The Windows operating system is not always what one hopes it to be. There are many factors that can and will affect how well your operating system will function. Which version of Windows one is using somewhat dictates how well a system can adapt third party software. This has as much to do with the time-frame of third-party software vendor’s adaptation as it does the user’s adaptation. If you are using Windows XP it is most likely that the majority of your software has been adapted properly by the third-party software vendor. If you are using Windows 7, it is still possible that some of the software items you are using can have a certain degree of contradictory affect upon your computing environment. Leaving the worst for last I should hope that one is not using Windows ME and that if one is using Windows Vista that one is aiming toward migrating up to Windows 7. Windows Vista is not really a bad Operating System; however it did catch many people off guard because of how different it was compared to XP. Blatantly, if one were to disable UAC and DEP (user access control and data execution prevention) in Vista "one would then basically have a dressed up version of XP" as a well-educated friend once described it.
One rule of thumb would be not to run all software that you have installed on your computer, because more often than not you will only be using certain software on a regular basis. Therefore it makes sense to disable many of the software applications that are installed, so that these will only come into play when you call upon them (by default most applications are set to call into your computing environment automatically). There are a few reasons for disabling many of these items including the use of system resources which is something that can bog down your system; moreover, the fewer software items that are invoked equals the fewer chances for Windows problems.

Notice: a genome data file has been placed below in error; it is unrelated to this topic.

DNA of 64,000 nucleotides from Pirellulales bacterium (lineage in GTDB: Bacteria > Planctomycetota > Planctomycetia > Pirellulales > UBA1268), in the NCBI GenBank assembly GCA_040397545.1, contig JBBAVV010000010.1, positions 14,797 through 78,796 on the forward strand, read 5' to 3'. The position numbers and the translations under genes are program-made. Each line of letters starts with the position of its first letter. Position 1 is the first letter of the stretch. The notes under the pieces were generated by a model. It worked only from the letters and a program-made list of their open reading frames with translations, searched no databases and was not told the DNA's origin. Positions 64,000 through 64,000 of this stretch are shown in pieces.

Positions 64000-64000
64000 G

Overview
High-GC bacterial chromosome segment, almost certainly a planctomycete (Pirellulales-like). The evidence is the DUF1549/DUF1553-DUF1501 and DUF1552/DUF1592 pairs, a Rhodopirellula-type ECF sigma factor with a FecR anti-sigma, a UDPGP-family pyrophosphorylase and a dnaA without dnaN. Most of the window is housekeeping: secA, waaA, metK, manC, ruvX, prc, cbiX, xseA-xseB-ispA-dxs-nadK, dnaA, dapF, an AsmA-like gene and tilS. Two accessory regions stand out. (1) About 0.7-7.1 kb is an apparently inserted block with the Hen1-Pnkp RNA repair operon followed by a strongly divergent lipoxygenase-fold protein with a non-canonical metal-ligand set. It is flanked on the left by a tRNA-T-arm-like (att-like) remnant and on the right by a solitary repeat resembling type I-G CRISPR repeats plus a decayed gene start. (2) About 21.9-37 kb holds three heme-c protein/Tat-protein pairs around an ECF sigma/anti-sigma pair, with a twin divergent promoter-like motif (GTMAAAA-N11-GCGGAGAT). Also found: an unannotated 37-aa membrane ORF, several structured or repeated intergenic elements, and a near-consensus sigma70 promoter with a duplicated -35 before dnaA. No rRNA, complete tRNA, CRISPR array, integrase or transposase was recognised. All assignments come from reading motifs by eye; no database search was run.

Here’s one Windows solution: how you can disable many (that’s MANY) programs that you don’t necessarily need loaded automatically into the computing environment. Whether it’s Windows XP, VISTA, or 7 that you are using, this is a clean procedure: Hit the Windows (Start) button and the R button on your keyboard together to see the RUN command box which looks like this:
The actual active box will vary slightly between versions of Windows but you will then be able to type “msconfig” (without quotes) in the Run box. After you hit OK you will see:
This will also appear slightly differently between versions of Windows, but the basic structure is the same. You will note that there are Tabs lined up horizontally across the top of the System Configuration window, and a few clickable items lined up vertically below that. You may also note that there is a common term between the horizontal and the vertical – Startup. That which is activated (checked) within the horizontally located Startup Tab is loaded automatically into the computing environment and if all is active, it’s too much. Selective Startup indicates that some if not many items within the list found when clicking on the horizontally located Startup tab have been disabled. So why not - click on that Startup Tab to see what’s loaded, and uncheck those not needed to save system resources (and potential contradictions). If you are not sure about any given program listed you can Google it to help you decide if it should be disabled, bearing in mind that you will still be able to use it when needed.